|Publication number||US5630802 A|
|Application number||US 08/425,865|
|Publication date||May 20, 1997|
|Filing date||Apr 20, 1995|
|Priority date||Apr 25, 1994|
|Also published as||EP0679408A2, EP0679408A3, EP0679408B1|
|Publication number||08425865, 425865, US 5630802 A, US 5630802A, US-A-5630802, US5630802 A, US5630802A|
|Inventors||Michael Moellmann, Kevin P. Woehr|
|Original Assignee||B. Braun Melsungen Ag|
|Export Citation||BiBTeX, EndNote, RefMan|
|Patent Citations (4), Referenced by (81), Classifications (15), Legal Events (5)|
|External Links: USPTO, USPTO Assignment, Espacenet|
The invention relates to a device for introducing a catheter into a body cavity, particularly for introducing an in-dwelling catheter into the subarachnoid space to perform continuous spinal anesthesia.
In continuous spinal anesthesia (CSA), when a catheter is introduced into the subarachnoid space (spinal space), the dura delimiting this space is pierced. These dura punctures frequently result in postspinal pain (post dura puncture headache (PDPH)). Such postspinal headaches are caused by an outflow of liquor cerebrospinalis from the subarachnoid space after removal of the puncture needle and introduction of the catheter which has a smaller diameter than the puncture hole generated in the dura.
A known device for introducing a catheter into the subarachnoid space according to U.S. Pat. No. 5,232,442 comprises a catheter having an elongated needle arranged therein. The needle extends along the complete length of the catheter and protrudes out of both ends of the catheter. The (distal) patient end of the needle is provided with a non-cutting tip. First, an insertion cannula is advanced into the epidural space. Subsequently, an auxiliary tube is moved through the insertion cannula and is set against the dural wall without cutting into it. The catheter accommodating the needle is advanced through the auxiliary tube. The tip of the needle pierces the dural wall and together with the catheter generates a hole corresponding to the outer diameter of the catheter. In this manner, the catheter is advanced into the subarachnoid space without undesired escape of liquor. Then, the needle is withdrawn from the catheter, and the catheter can be connected to a syringe for administering an anesthetic. In the above known device, the needle which--is flexible but must have relatively large stiffness--extends along the complete length of the catheter. Thus, the catheter together with the needle accommodated therein has a considerable stiffness, which impairs the handling of the catheter.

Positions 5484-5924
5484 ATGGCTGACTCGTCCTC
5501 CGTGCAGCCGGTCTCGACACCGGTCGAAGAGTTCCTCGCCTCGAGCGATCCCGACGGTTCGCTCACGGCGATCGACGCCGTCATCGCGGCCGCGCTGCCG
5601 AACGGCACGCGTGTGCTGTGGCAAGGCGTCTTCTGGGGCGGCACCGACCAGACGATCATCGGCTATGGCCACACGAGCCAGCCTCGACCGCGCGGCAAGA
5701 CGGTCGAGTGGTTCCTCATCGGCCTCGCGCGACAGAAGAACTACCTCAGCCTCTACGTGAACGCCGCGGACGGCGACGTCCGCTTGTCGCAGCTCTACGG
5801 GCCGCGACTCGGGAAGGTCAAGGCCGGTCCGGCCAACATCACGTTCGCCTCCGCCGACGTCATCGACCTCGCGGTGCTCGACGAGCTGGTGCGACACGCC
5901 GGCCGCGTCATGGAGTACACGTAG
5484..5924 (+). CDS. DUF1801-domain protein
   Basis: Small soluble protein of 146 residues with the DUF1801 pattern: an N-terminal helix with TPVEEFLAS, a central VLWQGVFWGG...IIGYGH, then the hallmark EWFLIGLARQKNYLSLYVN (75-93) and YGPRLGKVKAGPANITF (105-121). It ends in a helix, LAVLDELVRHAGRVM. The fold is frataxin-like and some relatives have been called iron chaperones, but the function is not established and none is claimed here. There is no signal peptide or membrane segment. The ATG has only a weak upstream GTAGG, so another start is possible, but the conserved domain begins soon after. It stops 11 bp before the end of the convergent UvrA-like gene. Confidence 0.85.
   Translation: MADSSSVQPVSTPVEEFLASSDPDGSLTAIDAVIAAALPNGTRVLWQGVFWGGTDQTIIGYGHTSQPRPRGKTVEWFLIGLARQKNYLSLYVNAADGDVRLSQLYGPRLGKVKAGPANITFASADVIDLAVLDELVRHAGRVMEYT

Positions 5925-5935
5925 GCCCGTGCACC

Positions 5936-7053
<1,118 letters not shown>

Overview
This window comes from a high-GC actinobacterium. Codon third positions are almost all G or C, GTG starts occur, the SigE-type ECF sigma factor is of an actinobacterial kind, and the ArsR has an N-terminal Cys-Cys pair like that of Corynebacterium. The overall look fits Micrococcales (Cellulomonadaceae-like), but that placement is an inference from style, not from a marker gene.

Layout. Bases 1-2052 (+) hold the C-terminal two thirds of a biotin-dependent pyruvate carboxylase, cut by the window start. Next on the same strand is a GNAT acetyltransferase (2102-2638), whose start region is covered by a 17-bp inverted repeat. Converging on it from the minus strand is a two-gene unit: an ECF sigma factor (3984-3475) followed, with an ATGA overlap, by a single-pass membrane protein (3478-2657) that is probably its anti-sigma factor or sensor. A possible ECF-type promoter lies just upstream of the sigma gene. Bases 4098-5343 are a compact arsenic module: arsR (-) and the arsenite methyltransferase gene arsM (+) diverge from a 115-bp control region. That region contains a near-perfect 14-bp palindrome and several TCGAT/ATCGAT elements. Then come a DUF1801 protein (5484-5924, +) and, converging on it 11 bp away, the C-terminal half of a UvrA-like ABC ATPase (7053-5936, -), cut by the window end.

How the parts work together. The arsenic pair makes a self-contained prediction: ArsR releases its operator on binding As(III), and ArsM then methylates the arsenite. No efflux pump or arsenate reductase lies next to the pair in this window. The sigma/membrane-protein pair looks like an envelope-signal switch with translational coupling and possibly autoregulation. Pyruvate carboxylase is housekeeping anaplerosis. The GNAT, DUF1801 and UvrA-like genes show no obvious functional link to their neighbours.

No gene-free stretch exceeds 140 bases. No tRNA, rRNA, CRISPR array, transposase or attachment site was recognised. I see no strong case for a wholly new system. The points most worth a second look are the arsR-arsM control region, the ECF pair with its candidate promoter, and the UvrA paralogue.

It is an object of the invention to provide a device for introducing a catheter which allows for easier handling of the catheter.
The insertion device according to the invention is provided with a needle having a shorter length than the catheter so that the needle will reduce the flexibility of the catheter only along a short part of the length of the catheter. The needle is connected to a flexible, easily bendable handling thread of a small diameter for pulling the needle out of the catheter from the patient-side end after the catheter has been set. While the catheter is being set, the needle protrudes from the rear end. On this end, the catheter tightly surrounds the needle, i.e. without leaving a gap. By advancing the catheter along with the needle, an inner wall of the body--e.g., the dura--can be punctured, with the needle tip generating the puncture hole and the catheter then widening this hole. When the needle is subsequently withdrawn from the catheter, the catheter fills the hole in the body wall completely so that no body liquid can flow past the catheter and out of the cavity delimited by the body wall.
The device of the invention is particularly suited for setting an in-dwelling catheter into the spinal space when a local anesthetic is to be injected. Further, the device is useful for injecting anesthetics into other parts of the body, or for drainage purposes.
According to a preferred embodiment of the invention, the lumen of the catheter on the patient-side end is formed with a constricted portion tightly enclosing a part of the needle, an annular gap being arranged between the needle and the catheter behind the constricted portion. In this configuration, only the patient-side end of the catheter has a sealing effect against the needle, with an annular gap being provided behind the constricted portion. Preferably, the patient-side portion of the needle is formed as a blind bore having a lateral opening formed therein. Thus, liquor can enter the catheter from the punctured body cavity through the blind bore and the lateral opening. The liquor flowing into the catheter visually indicates that the puncture has been successful and the correct body cavity has been hit. In this manner, for instance, it can be detected whether a blood vessel has been possibly punctured by mistake. Should a blood vessel have been punctured, blood would flow into the translucent catheter and this condition would be noticed by the user.
Generally, the device of the present invention can be used for catheters of a wide range of sizes, the needle being adapted to the respective lumen of the catheter. If the device for introducing a catheter is used for spinal anesthesia, the catheter can be formed as a microcatheter having an outer diameter below G26 size. However, for this purpose, it is recommended to use a larger-diametered catheter with a size ranging from G20 to G24 to avoid locally nerve-toxic concentration of the local anesthetic (cauda equina syndrome).
An embodiment of the invention will be explained in greater detail hereunder with reference to the drawings.
FIG. 1 is a longitudinal sectional view of parts of the catheter insertion device,